The word prompt for today in the #Five Minute Friday Group is City.

What does this word conjure up for me? What do I think about when I think of a city?

Well truthfully, my heart sinks! I think of noise, crowds, traffic, fumes, dirt, people shoving, jostling, dirty streets. I think of getting lost, of feeling overwhelmed, of feeling like a country bumkin who doesn’t know the rules of the city amidst the city-slickers who know and play by the rules!

It is the feeling of inadequacy and of not fitting in which the city brings out in me. Although thinking of this is a bit like life in general really, we all want to “fit in” to belong; we want to ‘be part of’ what is going on, no-one wants to feel alone and vulnerable, unseen, unnoticed, unimportant.

So city life or country life – same human needs, same human desires, same basic need for connection.

I’m a country bumkin, but I still need human connection, I still need that touch of someone understanding; someone seeing me, hearing me and just as importantly I need to be that ‘someone’ to another person who crosses my way today; just to sit with them, stand with them and let them known that they are seen, that they are important.

So many people with similar stories desperately needed more than the help that we were prepared to give. What they wanted even more, however, was for someone, anyone, even a stranger who was still trying to learn their language, to sit for a while, or just stand with them and let them share theirs stories. I perhaps should have known this, but I was amazed to see the power of human presence. In my pride, I thought that I knew exactly what these people needed, but I would never have thought to put conversation or human connection on my list. Once again, I was profoundly humbled.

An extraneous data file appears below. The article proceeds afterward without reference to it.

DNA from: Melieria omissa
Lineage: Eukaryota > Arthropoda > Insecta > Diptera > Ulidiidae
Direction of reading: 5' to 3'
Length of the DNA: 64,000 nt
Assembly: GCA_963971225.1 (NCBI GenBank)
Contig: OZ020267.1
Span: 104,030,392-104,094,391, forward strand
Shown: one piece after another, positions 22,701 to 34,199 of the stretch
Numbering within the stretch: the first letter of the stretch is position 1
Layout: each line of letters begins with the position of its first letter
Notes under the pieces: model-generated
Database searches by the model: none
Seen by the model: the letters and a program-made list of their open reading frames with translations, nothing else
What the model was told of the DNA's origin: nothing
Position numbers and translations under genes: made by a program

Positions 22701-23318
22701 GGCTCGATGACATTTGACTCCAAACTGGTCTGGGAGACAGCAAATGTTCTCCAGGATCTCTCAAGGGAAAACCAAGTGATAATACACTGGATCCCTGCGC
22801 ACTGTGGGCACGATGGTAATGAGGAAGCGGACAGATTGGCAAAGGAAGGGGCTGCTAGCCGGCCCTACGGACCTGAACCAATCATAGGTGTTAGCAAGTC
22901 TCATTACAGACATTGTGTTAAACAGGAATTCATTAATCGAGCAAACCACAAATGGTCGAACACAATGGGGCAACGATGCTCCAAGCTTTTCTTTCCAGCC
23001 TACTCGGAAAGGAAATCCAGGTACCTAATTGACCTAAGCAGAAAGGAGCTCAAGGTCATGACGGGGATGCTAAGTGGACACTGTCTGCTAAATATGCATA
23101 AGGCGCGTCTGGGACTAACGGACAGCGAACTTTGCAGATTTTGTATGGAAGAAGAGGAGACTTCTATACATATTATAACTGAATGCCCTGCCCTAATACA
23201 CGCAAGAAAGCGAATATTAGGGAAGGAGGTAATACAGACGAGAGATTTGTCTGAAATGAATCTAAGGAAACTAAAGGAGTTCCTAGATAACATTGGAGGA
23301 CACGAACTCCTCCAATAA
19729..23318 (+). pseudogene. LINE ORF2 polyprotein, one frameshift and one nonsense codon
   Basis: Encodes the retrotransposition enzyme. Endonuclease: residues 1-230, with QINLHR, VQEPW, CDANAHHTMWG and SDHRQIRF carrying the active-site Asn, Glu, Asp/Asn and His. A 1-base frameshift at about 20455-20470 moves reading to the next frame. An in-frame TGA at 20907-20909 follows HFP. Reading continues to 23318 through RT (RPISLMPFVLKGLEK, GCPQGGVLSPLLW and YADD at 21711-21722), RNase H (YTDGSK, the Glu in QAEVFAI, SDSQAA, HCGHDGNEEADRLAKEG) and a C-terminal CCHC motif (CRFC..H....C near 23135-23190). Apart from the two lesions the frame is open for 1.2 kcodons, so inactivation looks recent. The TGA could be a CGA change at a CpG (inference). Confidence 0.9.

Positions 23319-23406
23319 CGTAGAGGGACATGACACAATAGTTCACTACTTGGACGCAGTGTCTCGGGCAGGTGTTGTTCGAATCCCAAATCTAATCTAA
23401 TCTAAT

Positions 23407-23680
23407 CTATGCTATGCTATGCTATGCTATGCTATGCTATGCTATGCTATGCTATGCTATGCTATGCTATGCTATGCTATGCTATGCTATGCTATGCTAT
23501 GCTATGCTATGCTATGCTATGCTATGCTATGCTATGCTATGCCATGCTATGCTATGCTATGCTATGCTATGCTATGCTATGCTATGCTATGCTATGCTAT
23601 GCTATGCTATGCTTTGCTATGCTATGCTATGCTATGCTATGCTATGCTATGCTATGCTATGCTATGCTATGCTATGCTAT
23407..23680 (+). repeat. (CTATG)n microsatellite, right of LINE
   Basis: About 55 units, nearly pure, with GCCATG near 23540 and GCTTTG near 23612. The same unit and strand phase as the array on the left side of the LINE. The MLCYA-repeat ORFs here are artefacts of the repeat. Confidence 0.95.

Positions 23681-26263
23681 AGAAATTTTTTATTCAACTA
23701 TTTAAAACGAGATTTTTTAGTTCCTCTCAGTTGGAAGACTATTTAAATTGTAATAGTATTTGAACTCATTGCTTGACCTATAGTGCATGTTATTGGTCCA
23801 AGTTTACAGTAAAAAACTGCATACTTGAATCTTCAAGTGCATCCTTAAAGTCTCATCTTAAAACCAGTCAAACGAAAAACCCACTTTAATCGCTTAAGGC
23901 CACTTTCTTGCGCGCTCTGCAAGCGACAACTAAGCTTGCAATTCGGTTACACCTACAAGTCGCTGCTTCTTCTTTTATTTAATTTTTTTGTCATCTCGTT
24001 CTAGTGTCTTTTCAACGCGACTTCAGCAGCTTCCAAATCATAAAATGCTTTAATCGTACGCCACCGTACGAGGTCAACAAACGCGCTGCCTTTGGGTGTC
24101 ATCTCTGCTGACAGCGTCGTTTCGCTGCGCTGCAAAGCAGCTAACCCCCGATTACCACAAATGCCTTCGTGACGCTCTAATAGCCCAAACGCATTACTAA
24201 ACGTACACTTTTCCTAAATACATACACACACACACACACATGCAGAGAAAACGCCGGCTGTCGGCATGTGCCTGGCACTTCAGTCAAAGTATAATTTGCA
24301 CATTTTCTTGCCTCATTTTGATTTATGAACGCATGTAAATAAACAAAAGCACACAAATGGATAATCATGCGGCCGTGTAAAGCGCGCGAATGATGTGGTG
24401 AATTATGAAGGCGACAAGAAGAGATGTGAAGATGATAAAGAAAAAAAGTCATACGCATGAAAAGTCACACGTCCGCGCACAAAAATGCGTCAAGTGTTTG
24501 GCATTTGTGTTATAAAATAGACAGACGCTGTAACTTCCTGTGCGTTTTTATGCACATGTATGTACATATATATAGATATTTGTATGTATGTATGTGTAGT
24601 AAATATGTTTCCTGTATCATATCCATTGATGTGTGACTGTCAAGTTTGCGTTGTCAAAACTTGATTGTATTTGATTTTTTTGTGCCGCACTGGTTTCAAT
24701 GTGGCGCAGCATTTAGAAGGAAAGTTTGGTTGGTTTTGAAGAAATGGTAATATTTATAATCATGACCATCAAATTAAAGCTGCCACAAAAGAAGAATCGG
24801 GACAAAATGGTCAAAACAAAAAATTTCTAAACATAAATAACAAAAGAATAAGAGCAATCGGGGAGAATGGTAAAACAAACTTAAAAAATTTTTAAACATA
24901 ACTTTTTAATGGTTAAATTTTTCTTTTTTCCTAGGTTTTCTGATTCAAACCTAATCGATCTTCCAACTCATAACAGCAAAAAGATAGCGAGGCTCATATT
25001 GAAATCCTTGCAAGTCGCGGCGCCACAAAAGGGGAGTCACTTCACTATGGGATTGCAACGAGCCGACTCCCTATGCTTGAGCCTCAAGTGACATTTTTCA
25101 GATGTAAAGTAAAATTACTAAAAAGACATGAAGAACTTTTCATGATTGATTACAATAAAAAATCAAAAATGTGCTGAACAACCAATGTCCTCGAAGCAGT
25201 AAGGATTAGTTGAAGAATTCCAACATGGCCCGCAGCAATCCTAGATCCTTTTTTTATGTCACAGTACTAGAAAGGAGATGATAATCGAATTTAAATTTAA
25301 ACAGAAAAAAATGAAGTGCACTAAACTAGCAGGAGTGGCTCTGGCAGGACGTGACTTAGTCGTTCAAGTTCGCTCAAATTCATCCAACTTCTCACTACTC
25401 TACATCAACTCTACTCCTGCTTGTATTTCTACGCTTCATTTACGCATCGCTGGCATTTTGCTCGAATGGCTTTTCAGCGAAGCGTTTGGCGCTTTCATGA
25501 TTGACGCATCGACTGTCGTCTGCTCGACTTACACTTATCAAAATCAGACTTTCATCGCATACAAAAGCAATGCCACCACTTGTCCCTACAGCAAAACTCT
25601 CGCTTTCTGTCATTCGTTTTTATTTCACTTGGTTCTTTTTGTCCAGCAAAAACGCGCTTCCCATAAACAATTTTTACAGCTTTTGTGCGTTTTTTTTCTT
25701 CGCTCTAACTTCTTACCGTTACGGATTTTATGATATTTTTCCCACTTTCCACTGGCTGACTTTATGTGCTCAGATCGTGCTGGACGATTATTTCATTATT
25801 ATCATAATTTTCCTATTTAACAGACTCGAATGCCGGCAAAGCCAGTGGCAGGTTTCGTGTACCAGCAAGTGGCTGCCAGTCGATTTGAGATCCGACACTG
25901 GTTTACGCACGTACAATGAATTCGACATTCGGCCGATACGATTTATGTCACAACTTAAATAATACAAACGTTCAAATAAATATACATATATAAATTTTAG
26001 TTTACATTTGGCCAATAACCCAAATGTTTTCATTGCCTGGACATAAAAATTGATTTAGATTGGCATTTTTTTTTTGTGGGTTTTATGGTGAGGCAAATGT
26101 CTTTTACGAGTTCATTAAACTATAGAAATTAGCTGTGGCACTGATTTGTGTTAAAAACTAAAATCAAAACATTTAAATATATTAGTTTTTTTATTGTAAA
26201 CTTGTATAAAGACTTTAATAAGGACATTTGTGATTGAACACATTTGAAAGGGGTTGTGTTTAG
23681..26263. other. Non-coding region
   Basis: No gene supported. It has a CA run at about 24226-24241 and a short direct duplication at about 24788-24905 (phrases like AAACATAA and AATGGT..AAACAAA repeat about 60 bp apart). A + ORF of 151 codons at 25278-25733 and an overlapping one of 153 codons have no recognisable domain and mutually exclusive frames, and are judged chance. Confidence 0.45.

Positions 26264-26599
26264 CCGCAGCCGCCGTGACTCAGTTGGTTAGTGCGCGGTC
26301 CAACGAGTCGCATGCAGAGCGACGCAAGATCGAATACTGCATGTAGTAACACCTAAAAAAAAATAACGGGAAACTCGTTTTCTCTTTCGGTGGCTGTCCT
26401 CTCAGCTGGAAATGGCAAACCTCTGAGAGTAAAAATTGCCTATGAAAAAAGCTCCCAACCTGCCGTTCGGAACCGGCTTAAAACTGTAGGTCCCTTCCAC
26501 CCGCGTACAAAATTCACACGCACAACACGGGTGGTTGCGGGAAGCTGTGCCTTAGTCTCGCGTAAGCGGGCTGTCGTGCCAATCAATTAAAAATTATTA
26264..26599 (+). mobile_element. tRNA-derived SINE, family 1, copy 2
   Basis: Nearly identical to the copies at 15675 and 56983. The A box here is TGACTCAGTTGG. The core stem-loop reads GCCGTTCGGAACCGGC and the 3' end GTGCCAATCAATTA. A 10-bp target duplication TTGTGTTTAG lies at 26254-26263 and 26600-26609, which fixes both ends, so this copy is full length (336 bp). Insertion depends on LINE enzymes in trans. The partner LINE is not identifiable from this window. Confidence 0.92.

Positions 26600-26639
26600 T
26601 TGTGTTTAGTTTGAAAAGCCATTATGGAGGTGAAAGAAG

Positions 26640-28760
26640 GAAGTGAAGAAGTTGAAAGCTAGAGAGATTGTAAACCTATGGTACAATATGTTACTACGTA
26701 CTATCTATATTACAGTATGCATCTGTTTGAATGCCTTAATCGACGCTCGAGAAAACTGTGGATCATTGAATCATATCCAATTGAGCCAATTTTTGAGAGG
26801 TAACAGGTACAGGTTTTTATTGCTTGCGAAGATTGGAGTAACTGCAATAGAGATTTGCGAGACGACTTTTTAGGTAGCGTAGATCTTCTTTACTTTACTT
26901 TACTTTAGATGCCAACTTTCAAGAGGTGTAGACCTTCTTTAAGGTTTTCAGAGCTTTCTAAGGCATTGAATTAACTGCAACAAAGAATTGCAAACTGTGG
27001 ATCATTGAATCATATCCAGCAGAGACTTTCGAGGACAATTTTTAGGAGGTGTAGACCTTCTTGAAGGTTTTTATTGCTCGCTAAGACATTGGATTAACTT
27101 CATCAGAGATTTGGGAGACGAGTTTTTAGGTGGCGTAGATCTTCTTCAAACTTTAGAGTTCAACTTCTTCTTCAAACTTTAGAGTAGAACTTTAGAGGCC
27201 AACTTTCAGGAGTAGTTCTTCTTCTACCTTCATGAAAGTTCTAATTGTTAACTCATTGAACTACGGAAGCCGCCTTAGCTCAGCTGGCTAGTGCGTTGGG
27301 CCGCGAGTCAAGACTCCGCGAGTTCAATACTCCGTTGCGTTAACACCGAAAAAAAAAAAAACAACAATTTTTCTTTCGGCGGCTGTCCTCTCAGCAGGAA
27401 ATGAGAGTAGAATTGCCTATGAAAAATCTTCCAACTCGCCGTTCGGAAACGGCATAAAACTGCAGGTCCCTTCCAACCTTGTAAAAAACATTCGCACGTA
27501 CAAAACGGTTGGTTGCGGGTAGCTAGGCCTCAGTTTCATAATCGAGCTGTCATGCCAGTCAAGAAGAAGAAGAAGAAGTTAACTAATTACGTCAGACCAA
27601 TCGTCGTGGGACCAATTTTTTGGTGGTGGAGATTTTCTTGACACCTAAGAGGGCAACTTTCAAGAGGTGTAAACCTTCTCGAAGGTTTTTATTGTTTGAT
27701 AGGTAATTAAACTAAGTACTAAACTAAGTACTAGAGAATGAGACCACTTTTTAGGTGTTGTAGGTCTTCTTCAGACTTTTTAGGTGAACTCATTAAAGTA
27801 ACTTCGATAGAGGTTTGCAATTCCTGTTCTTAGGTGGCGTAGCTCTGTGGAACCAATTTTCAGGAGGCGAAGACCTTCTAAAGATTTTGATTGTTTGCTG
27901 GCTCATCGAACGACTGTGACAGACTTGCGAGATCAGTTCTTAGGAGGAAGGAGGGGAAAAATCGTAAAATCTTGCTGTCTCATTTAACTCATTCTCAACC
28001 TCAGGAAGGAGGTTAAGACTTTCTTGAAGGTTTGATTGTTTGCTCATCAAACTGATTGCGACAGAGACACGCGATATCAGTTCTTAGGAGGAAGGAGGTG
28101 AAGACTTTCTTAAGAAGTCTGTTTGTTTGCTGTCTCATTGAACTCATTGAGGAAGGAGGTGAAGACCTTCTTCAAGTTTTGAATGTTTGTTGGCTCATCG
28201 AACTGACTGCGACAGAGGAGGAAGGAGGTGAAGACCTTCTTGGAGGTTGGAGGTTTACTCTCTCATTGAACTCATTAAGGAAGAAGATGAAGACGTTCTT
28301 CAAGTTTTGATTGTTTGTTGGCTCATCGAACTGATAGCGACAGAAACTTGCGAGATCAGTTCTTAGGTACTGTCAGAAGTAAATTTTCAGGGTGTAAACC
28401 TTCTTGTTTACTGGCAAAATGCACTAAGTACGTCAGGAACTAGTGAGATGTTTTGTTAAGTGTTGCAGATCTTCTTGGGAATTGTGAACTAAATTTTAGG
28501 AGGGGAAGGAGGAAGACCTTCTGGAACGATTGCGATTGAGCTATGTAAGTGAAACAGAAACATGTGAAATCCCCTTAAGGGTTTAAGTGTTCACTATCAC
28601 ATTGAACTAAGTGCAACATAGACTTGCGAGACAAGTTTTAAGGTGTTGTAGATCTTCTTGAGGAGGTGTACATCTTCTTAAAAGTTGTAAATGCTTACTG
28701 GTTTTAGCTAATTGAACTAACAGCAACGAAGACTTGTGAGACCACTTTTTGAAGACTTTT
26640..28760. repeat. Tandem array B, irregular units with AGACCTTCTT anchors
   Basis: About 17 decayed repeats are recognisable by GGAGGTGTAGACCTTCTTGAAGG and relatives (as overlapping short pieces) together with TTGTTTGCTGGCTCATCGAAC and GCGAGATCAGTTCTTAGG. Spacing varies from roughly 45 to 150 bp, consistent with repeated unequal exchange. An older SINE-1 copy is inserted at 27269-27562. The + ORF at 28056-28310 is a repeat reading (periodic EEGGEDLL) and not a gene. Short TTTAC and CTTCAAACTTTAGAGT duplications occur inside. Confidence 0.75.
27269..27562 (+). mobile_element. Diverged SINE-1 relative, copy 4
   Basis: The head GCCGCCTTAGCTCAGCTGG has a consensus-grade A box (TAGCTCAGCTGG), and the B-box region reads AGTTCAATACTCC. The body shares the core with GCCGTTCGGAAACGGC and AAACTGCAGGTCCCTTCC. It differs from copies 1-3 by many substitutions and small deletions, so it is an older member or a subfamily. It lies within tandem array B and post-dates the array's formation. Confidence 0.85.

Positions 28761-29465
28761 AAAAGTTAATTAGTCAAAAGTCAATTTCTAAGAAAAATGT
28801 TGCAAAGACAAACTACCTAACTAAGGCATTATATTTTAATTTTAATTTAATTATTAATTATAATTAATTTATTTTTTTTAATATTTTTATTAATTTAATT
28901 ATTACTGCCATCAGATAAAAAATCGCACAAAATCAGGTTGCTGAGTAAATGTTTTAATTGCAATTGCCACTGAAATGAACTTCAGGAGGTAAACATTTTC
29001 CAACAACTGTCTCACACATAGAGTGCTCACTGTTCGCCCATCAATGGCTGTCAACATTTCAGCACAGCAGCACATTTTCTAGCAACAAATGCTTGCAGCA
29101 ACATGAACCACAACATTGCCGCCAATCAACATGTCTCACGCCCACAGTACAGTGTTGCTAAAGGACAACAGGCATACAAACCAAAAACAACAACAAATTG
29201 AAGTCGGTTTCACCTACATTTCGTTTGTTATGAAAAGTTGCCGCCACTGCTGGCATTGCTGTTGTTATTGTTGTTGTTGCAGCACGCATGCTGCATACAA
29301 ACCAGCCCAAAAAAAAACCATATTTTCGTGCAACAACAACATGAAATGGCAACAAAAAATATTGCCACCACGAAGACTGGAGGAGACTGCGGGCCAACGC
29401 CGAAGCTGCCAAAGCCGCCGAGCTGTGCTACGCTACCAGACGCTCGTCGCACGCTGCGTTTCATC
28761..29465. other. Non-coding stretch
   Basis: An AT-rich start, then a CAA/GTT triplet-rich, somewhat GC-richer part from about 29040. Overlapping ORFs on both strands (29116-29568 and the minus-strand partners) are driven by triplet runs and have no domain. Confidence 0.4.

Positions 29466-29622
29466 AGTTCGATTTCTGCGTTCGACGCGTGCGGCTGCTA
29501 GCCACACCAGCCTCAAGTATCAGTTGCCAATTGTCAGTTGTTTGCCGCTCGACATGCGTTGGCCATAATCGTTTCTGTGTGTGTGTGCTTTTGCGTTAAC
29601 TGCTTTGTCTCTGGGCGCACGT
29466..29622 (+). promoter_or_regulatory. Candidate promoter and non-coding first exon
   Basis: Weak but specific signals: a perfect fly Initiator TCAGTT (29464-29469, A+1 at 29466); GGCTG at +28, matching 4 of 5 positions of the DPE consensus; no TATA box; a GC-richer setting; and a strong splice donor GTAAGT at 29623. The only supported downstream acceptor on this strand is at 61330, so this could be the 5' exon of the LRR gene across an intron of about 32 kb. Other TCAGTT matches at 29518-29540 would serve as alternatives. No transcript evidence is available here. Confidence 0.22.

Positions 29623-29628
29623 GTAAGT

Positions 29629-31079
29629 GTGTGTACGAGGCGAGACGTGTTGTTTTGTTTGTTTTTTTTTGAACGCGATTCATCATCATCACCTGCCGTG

Nik Ripken, The Insanity of God, Pg 86

13 thoughts on “City”

  1. I don’t fit into urban places,
    and in the small town don’t do good;
    it’s the bush where my heart’s grace is
    for it’s there I’m understood
    with tattered felt upon my swede
    and shorts that are nice and loose;
    hard-callused feet and there’s no need
    for a costly pair of shoes.
    But take this to the village green
    or even worse, a city square,
    and the drongos get quite mean
    and what the say’s not quite fair,
    and fisticuffs that end the tale
    give me a night well-spent in gaol.


  2. Fiona, I grew up in the city and haven’t lived there in 42 years. I am amazed at how overwhelming I now find the city. You are right in your observation – I crave connection but much prefer the one on one these days ๐Ÿ™‚

    Liked by 1 person

  3. You nailed this need we all carryโ€”it’s amazing what an impact our place of living has on our way of connecting. And, yes, I know that feeling of not knowing how to “be” in the city, too. Thank you so much for this insightful post, Fiona.

    Liked by 1 person

  4. My first thoughts on your post: It’s a curse and a blessing — technology, depending on how we use it, but for me a blessing because it provides a way of connecting — as understood by the speaker in the quote. (Great thoughts in that quote!) Whether we’re in the city or the country, we can be isolated — and especially these days with the craziness in the world — and what seems almost to be a purposeful disconnecting. These blogs, and even social media for many, are a way of staying connected — of being heard — a vital thing for humans.

    I’m with you about the city. I can’t say I avoid it, really — but rarely have a need for that excitement any more. I’m glad to live within driving distance, but feel much safer and more content living in the middle of woods and fields and farmer neighbors whose cows get in my yard sometimes. Our worst intruders.

    Liked by 1 person

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